Sometimes a unique spin on a beer is refreshing. Few people would call Podge Belgian Imperial Stout a classic rendition of the style. Normally, I expect a heavy, thick, sweeter or darker version when I hear the words Imperial Stout. But it’s not a necessary quality. Let’s not confuse things; Podge is certainly some of those things but not to the degree that others are. It also has some unique factors that are firmly Belgian. The bottle I drank was 6 years-old at the time, so it had obviously changed during its aging. That being said, I would love if someone would give back some input about a fresh bottle. Here goes.
The Pour: Podge was in a thick, stubby Belgian style bottle. It really is a little strange to see an Imperial Stout in a Belgian bottle. Anyway, the pour was dark but still fairly light for an Imperial Stout. At this point in the beer’s six year life, the carbonation was not (I’m sure) what it once was, so it had a small amount of head to show.
The Nose: Wine-like notes and sweet Belgian candy sugar tones were in the front of this beer. It had a very juicy and fruit quality, which seemed to point toward a slight acidic sourness. What would an Imperial Stout be without coffee or chocolate tones? Podge had both of these qualities.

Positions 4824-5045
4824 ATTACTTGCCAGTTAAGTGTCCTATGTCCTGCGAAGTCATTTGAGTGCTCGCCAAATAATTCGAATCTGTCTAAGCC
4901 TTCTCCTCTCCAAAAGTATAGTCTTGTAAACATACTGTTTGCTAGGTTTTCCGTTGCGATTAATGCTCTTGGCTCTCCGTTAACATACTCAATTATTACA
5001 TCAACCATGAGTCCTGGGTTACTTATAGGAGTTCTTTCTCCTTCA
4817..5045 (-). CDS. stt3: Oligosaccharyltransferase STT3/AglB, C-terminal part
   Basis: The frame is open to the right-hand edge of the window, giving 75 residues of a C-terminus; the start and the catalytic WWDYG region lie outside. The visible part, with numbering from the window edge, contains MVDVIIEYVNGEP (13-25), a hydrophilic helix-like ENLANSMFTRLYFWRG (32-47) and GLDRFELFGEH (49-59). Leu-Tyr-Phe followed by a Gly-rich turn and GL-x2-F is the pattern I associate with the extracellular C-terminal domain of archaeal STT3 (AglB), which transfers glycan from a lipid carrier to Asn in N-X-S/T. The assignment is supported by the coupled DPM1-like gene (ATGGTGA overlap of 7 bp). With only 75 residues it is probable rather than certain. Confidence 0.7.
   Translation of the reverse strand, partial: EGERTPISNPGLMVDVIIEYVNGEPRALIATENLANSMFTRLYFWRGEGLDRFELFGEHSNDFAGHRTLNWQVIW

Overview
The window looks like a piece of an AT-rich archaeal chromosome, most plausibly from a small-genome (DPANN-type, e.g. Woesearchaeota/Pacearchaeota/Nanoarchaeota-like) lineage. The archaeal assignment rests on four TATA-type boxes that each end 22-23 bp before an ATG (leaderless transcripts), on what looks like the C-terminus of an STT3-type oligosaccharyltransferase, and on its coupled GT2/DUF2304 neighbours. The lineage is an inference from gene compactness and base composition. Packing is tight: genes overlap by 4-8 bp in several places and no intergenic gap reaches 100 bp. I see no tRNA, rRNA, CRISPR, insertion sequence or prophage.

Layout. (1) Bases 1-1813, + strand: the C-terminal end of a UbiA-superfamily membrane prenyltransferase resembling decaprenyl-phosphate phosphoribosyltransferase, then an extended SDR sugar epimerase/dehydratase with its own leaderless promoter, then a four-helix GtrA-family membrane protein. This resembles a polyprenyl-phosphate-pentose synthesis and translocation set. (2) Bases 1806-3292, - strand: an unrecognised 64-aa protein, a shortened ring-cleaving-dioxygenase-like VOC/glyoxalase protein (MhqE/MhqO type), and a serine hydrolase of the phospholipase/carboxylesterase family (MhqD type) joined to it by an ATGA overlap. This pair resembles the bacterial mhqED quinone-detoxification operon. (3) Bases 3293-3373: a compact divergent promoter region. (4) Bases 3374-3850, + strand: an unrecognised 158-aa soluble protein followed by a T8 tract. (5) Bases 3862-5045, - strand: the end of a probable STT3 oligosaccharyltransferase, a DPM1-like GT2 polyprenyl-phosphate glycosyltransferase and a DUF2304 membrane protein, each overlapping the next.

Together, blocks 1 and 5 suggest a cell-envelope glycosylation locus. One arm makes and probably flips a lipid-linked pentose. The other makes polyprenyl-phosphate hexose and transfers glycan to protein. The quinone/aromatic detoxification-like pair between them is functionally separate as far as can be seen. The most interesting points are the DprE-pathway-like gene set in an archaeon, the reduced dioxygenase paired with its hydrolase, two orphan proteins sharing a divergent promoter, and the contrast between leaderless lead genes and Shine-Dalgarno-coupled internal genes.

The Taste: Podge has undergone a complex process. There is something like 4 yeast strains used at separate points and for distinct reasons. I know that the beer got a fairly full amount of fermentation from these yeast strains. In fact, the 10.5% ABV made its presence felt in the mouth. The vinous (wine-like) red wine touches were pronounced. The juicy fruits were almost currant-like. Here is the real point of departure for Podge: it was slightly tart and acidic like a mild sour ale, which I’m not too accustomed to with Imperial Stouts. Plenty of deep roast could be found on the end. Chocolate and coffee were also notable tastes.
Overall, I have to rate this beer well. I personally could have used a little more malt and less alcohol burn. However, this is a unique and well done version of an Imperial Stout. Thin for some, perhaps, but that is what Belgian candy sugar does. Basing one’s review of this beer along the lines of what Dark Lord or some other big Russian Imperial Stout is will yield a bad review for many. In fact, I saw it called a “Russian” Imperial Stout. Did the label say that’s what it was? It is a strong big stout, so that is enough for some people to name it as such.
Some people really rail against Podge. However, taking the beer for its place of origin, brewing philosophy, and interpretive value will yield a different attitude. I read a review where a guy called this beer “insultingly thin,” as though they had made the beer for him and he was a magnate. He rated it a D-… and added off with their heads (the head thing is a joke). However, he obviously expected something that the beer was not. Being open to trying a less than traditional stout might really help frame the discussion on this one.
Among other Belgian Style beers: